- The Washington Times - Saturday, November 9, 2002

Noble: Legendary high school teacher and recently retired basketball coach, Morgan Wootten.

Why did he do it? This high school coach could have become a collegiate head coach, probably a professional, and made millions. Instead, he stayed at humble DeMatha High School and built his students…and his legend.

Wootten's coaching numbers are staggering. High school's winningest coach retired with a lifetime percent of .869 1,274 wins against 192 losses. His teams won five national titles, 33 Catholic League championships,and 20 or more wins in 44 consecutive seasons. He coached 150 college-scholarship winners, 20 to-be coaches and at least 12 future NBA players.

He is famous for his ability to innovate and motivate. To prepare his Stags for what became perhaps their most famous win against New York City's Power Memorial, which came in a 71-game winning streak and against a giant center named Lew Alcindor (Kareem Abdul-Jabbar), he had them practice while holding tennis rackets over their heads.

He also taught world history for 30 years. In fact, he never forgot the real reason for what he was doing to teach character. He told Dick Heller of The Washington Times, "Basketball is just a tool to a better life. You've got to use it, you can't let it use you." He constantly coached his players on priorities God, family, school and basketball in that order.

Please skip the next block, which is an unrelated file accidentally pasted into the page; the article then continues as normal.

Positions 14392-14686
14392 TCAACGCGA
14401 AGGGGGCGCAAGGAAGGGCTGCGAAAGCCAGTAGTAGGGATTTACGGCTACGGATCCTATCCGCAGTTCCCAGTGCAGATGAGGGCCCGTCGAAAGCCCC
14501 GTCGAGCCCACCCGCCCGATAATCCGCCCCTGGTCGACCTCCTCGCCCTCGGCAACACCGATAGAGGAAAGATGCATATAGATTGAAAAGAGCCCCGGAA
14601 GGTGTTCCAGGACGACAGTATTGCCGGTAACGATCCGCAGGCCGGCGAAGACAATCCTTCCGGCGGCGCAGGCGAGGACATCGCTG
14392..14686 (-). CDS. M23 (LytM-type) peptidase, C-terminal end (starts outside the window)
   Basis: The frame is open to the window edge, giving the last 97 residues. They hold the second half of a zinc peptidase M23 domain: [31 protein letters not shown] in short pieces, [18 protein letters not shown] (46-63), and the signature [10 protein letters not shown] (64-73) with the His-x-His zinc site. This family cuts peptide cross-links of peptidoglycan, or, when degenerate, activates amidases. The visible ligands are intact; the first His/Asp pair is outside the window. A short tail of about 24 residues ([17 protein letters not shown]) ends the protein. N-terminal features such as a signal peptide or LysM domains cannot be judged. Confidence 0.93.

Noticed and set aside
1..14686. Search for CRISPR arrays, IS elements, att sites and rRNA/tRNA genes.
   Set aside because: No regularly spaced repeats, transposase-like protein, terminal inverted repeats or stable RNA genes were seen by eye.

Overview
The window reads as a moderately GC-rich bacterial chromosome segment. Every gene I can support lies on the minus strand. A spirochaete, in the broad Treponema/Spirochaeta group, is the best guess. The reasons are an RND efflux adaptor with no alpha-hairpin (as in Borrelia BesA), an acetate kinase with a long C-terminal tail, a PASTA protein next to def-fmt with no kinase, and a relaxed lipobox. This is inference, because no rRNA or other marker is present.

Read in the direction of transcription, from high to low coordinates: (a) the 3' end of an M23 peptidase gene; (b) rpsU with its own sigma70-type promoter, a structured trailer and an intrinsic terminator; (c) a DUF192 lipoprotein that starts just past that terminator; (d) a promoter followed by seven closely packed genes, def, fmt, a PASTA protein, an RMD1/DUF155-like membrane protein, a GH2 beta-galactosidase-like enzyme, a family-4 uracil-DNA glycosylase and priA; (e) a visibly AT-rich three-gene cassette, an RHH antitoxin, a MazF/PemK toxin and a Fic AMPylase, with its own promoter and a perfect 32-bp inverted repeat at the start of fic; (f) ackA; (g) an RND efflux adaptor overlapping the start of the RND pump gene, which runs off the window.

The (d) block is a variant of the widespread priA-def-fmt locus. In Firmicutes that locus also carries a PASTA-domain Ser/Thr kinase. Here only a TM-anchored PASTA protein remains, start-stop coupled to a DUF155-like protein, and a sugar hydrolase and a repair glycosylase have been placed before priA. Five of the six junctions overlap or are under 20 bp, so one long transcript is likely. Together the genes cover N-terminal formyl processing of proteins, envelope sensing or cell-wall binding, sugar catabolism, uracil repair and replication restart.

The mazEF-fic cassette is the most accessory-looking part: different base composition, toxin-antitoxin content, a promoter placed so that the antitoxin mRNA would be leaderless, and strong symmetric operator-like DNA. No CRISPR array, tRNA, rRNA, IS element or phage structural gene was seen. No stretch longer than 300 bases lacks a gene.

Character isn't easy to quantify it doesn't show up in stat sheets or on score cards, although its absence does tend to show up on rap sheets. It's usually only appreciated when individuals who possess it like Wootten retire. While Wootten's court-side numbers could conceivably, someday, be eclipsed, his real legacy the values he taught will never be.

Knave: Sticky-fingered starlet, Winona Ryder.

Veni, Vidi, Versace: She came, she saw, she stole.

Why did this two-time Academy Award nominee and Little Woman lose her age of innocence by snipping off clothing sensor tags like a kleptomaniac Edward Scissorhands? We may never know, at least, not until the tell-all Barbara Walters interview. On separate occasions, Miss Ryder claimed that she had a Saks charge account and that she had been shoplifting to get in character for a role in a movie. The prosecution suggested that she had stolen for the thrill of it.

Regardless of her motivations, Miss Ryder was convicted this week of walking out of a Beverly Hills Saks Fifth Avenue store with $5,500 worth of pilfered clothes, including a $1,595 Gucci dress, a $750 thermal shirt and an $80 pair of socks. There was little question of her guilt even given the high handicap of a Los Angeles jury. A store surveillance video showed her strolling around struggling with stuff, and a security guard testified that he had seen her pre-swiping snipping.

At least Miss Ryder had the courtesy to act her part in court. On each day of her week-long trial, she showed up in extremely stylish outfits.

Reality now bites for Miss Ryder, even though few believe that her career has really been interrupted. She faces up to three years in jail, but is expected to receive some sort of community service at her sentencing, which is scheduled for Dec. 6.

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